AOL is a far different company than the one party to the worst merger in history — that would be the $180 billion debacle that was AOL and Time Warner Inc (NYSE:TWX).
AOL has tried to reinvent itself repeatedly since then, and the latest identity looks to have stuck. The internet pioneer has transformed itself into a company with expertise in the automated selling and placement of digital ads.
This programmatic ad technology is Verizon’s sole interest in AOL, which is building out its streaming video service. With AOL ad tech infrastructure in house, it will be easier — and presumably cheaper — for VZ to sell video ads against the content it’s streaming.
As for AOL’s content businesses themselves — Huffington Post, Engadget, TechCrunch, etc. — Verizon probably couldn’t care less. In meeting with AOL staffers, CEO Tim Armstrong gave some lukewarm reassurances that HuffPo will remain in the fold, but that seems unlikely. There’s no definitive word so far on what fate will befall HuffPo and the rest of the content businesses, but it’s a good bet that they will be sold or spun off.
VZ’s disinterest in these unprofitable assets helps explain why AOL commanded only a 15% premium to its recent average price.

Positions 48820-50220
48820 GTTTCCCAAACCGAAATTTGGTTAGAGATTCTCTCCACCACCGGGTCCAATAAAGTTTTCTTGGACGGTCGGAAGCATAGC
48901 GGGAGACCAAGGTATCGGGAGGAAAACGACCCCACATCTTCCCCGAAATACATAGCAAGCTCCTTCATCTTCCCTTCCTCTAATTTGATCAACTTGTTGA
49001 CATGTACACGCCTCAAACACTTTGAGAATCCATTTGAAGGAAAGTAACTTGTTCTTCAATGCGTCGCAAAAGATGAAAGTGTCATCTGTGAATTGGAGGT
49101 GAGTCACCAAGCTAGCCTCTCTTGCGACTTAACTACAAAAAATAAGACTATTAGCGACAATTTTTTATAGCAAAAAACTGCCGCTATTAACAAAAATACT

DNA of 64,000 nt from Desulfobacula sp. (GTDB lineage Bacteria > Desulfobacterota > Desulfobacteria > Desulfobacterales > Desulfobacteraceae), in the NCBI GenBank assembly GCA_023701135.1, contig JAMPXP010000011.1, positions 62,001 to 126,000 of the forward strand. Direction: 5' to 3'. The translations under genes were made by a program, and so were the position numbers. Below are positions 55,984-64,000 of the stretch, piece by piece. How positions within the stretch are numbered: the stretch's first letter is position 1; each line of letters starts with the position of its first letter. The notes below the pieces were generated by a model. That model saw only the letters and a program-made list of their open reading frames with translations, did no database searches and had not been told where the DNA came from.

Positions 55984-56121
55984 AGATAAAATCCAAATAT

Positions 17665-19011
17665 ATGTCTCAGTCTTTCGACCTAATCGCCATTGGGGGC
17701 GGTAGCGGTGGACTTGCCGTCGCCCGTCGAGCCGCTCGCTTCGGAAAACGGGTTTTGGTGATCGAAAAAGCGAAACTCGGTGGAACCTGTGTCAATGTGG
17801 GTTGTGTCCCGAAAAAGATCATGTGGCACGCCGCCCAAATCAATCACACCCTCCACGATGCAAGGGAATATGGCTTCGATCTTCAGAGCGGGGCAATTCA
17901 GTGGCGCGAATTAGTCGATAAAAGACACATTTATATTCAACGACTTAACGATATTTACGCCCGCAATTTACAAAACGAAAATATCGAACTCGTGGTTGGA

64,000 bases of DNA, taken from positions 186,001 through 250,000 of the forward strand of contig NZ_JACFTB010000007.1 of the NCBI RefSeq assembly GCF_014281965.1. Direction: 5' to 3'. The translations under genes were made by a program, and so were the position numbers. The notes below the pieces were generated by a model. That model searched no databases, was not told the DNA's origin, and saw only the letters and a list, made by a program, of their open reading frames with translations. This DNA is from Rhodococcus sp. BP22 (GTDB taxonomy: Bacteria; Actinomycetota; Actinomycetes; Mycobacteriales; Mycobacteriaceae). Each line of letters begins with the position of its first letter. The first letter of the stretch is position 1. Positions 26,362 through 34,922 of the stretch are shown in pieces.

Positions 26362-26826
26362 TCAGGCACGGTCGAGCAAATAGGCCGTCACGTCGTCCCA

That makes the deal look like a bargain for VZ. And even if it goes down like the Hindenburg, the actual purchase price is so small relative to VZ’s resources that it’s a low-risk move. After all, VZ paid $130 billion to buy out Vodafone Group Plc (ADR) (NASDAQ:VOD) stake in Verizon Wireless.
Furthermore, VZ, which will pay with cash and commercial paper, generates tremendous free cash flow (that’s what telcos do). After paying interest on its debts, VZ had $11.5 billion in free cash flow last year. This is a deal it can easily afford, even if it turns out to be a dud.
AOL Makes a Good Exit
As for AOL shareholders, the VZ deal represents a decent — if not great — out since being spun off from Time Warner in 2009. A sale of AOL was always the most likely end game for the company, if only because it’s small and obviously interested in being a target.
The VZ deal saves long-time AOL shareholders from some pretty lame long-term gains. Before AOL stock soared on the deal news, shares were up 85% from the spinoff price of $27. The broader market gained 93% over the same time.
The deal spike has AOL stock trading at more than double its debut price.
That saves shareholders from a loss in terms of opportunity cost, but it’s hardly a windfall. AOL is going for $50 a share, but its all-time high of $53-and-change happened only four months ago.
If you’re a holder of VZ stock, there’s actually nothing to see here. VZ is making strategic investments in infrastructure, which is what telecoms are supposed to do.
If you’re a holder of AOL stock, the market is betting that a slightly better bid comes along, but you shouldn’t. Sell now and be happy with whatever upside you get.
As of this writing, Dan Burrows did not hold a position in any of the aforementioned securities.